Relationship Between Saudi Arabia And Iran

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Relationship Between Saudi Arabia And Iran – There are several different issues in the Middle East that will ultimately shape the future of the region. Some specific challenges include the rise of regional actors such as Turkey and Qatar, the Israeli-Palestinian conflict, the proliferation of nuclear weapons in countries such as Israel, Pakistan and Iran, and the rise of civil wars in countries such as Iraq, Syria. , Bahrain and Yemen. Despite the importance of all these concerns, it can be argued that the conflict between Saudi Arabia and Iran is the most important factor shaping the future of the Middle East in the future.

One reason for the rivalry between Iran and Saudi Arabia is the differences between their governments. Saudi Arabia is a theocratic absolute monarchy. The Saudi king is responsible for almost all aspects of government, and political parties are banned. In addition, members of the Saudi royal family often hold key government positions, contributing to the high level of corruption and inefficiency of the Saudi government. As a result of these factors, Saudi Arabia is in the bottom quartile of international rankings for human rights, political freedom and government ethics.

Relationship Between Saudi Arabia And Iran

Relationship Between Saudi Arabia And Iran

On the other hand, Iran has a different governance system compared to Saudi Arabia. Initially, until 1978-1979, Iran had a constitutional monarchy until the revolution of the 1960s, but today the Iranian government operates as a theocratic republic. Iran’s government is characterized as an authoritarian regime, with many restrictions on civil liberties, freedom of the press, and positions outside the political establishment. In addition, the Iranian government has passed numerous laws that discriminate on the basis of gender, sexual orientation, and religion, and freely applies the death penalty to political opponents of the government. As such, Iran ranks last overall in international human rights rankings, behind only Syria, North Korea, Somalia, Yemen and South Sudan.

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The rivalry between Iran and Saudi Arabia is intensifying based on the political differences between the two countries. For example, Saudi Arabia supports rebels fighting the Syrian government and its president, Bashar al-Assad. The Saudi Arabian government opposes the Assad government and supports regime change in Syria, arguing that Assad is no longer a true representative of the Syrian people. In addition, Saudi Arabia is a major supporter of the Sunni governments of Bahrain and Yemen and has provided them with strong political and economic support since the 2011 Arab Spring protests. Although Saudi Arabia does not have open diplomatic relations with Israel and has previously fought against Israel in the 1948 Arab-Israeli and 1973 Yom Kippur wars, Saudi Arabia supports a two-state solution to the Israeli-Palestinian conflict and has sought to increase. diplomatic relations with Israel, as both oppose Iranian influence in the region.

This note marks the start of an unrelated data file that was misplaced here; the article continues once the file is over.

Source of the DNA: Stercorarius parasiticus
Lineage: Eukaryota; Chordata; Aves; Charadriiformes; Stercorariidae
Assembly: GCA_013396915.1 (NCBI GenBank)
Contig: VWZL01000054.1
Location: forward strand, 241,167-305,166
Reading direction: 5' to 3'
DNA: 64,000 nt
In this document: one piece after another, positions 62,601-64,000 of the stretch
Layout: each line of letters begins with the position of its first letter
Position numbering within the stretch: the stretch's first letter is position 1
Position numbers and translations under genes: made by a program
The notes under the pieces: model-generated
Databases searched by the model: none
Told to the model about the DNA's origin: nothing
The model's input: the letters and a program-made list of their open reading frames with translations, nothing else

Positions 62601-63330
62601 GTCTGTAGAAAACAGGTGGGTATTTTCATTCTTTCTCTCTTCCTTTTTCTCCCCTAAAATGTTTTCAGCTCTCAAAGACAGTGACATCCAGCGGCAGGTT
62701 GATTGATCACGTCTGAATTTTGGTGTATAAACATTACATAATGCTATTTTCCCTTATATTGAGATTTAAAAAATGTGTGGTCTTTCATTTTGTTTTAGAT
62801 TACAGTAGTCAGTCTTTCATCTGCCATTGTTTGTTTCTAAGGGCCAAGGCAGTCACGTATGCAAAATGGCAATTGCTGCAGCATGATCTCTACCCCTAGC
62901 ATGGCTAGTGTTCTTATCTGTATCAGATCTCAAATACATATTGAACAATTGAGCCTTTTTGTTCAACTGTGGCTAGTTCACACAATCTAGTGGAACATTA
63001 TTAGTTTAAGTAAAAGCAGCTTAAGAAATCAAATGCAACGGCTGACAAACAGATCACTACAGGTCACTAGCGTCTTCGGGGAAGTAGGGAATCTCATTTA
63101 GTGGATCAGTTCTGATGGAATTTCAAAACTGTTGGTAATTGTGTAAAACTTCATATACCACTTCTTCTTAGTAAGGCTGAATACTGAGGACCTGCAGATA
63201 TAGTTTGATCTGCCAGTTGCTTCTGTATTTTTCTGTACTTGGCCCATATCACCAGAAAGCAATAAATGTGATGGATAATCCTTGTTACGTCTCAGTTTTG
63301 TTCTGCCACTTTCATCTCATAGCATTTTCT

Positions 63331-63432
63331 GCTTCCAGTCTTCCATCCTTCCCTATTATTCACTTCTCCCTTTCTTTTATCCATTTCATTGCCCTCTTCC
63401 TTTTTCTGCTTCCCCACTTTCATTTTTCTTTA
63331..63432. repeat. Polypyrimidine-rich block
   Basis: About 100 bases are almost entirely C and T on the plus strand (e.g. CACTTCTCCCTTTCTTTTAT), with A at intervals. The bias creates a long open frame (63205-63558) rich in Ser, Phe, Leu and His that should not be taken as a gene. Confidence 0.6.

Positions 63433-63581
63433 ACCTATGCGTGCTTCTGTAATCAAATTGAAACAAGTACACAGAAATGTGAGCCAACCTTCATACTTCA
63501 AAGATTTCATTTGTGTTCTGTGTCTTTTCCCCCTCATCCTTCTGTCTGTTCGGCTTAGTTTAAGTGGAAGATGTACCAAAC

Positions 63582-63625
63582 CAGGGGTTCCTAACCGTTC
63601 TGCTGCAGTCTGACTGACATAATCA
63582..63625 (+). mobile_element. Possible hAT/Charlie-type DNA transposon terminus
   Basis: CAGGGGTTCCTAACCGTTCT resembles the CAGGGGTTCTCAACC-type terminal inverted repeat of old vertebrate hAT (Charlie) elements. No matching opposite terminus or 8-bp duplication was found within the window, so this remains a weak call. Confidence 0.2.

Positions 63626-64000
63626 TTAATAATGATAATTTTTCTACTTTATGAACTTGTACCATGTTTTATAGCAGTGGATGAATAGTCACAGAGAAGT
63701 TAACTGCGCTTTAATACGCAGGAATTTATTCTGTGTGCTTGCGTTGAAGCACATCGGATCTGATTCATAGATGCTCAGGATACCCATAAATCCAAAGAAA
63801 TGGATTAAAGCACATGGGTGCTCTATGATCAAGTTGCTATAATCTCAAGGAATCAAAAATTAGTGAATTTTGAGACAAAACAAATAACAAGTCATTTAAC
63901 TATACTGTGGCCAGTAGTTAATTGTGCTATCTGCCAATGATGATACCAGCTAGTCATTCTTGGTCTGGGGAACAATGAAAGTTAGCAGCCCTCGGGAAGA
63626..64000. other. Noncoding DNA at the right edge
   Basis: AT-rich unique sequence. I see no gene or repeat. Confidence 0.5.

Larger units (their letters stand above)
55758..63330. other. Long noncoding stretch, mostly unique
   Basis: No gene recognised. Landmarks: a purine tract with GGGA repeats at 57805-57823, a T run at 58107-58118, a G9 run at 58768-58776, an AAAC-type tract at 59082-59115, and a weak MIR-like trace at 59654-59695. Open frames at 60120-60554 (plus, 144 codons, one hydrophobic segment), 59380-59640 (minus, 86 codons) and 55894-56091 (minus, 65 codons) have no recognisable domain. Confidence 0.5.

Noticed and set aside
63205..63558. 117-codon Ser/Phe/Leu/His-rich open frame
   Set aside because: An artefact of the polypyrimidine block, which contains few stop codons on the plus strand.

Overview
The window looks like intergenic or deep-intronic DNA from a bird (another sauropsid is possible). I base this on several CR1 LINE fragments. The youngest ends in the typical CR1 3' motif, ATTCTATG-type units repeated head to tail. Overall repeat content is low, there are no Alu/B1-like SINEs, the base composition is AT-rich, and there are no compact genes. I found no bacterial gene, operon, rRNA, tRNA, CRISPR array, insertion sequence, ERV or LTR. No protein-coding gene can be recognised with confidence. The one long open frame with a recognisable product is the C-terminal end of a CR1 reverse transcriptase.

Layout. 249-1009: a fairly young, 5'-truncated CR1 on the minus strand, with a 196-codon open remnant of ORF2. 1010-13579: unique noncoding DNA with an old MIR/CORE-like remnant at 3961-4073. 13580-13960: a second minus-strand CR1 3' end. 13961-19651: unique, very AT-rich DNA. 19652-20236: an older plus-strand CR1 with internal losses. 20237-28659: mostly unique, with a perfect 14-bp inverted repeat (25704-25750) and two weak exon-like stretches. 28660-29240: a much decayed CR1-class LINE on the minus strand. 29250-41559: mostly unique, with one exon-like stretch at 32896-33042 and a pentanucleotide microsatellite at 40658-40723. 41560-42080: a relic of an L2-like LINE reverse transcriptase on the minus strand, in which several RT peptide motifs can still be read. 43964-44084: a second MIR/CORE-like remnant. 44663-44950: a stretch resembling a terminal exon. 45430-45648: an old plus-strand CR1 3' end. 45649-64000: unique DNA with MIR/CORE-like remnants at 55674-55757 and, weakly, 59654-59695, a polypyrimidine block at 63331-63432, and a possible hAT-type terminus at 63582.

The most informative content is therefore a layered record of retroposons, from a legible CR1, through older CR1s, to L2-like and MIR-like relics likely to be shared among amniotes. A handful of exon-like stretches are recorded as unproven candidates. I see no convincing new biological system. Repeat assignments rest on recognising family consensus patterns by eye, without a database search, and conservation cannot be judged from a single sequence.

Iran has pursued a foreign policy that is opposite to that promoted by Saudi Arabia. For example, Iran has been a staunch supporter of the Syrian government since the 1980s, as the Syrian government, then led by Hafez al-Assad, strongly supported Iran during the Iran-Iraq war. In return, Saudi Arabia supported Saddam Hussein and provided Iraq with military weapons and intelligence to be used against the Iranians. Iran also supports groups such as the Houthis, who have been fighting the Saudi-backed government in Yemen since 2004, and Shiite rebels against the Saudi-backed government in Bahrain. Iran also criticizes the two-state solution to the Israeli-Palestinian conflict, claiming that the Israeli government has committed widespread human rights violations against the Palestinian people since its establishment in 1948. Political Iran supports violent resistance groups. against Israel’s current government, such as Hamas and Hezbollah, and since 2011 has been a key proponent of the Boycott, Divestment and Sanctions movement, which seeks to increase international pressure on Israel to change. his policy towards Palestine.

Iran has sought to increase economic and political ties with countries such as Russia over the past two decades.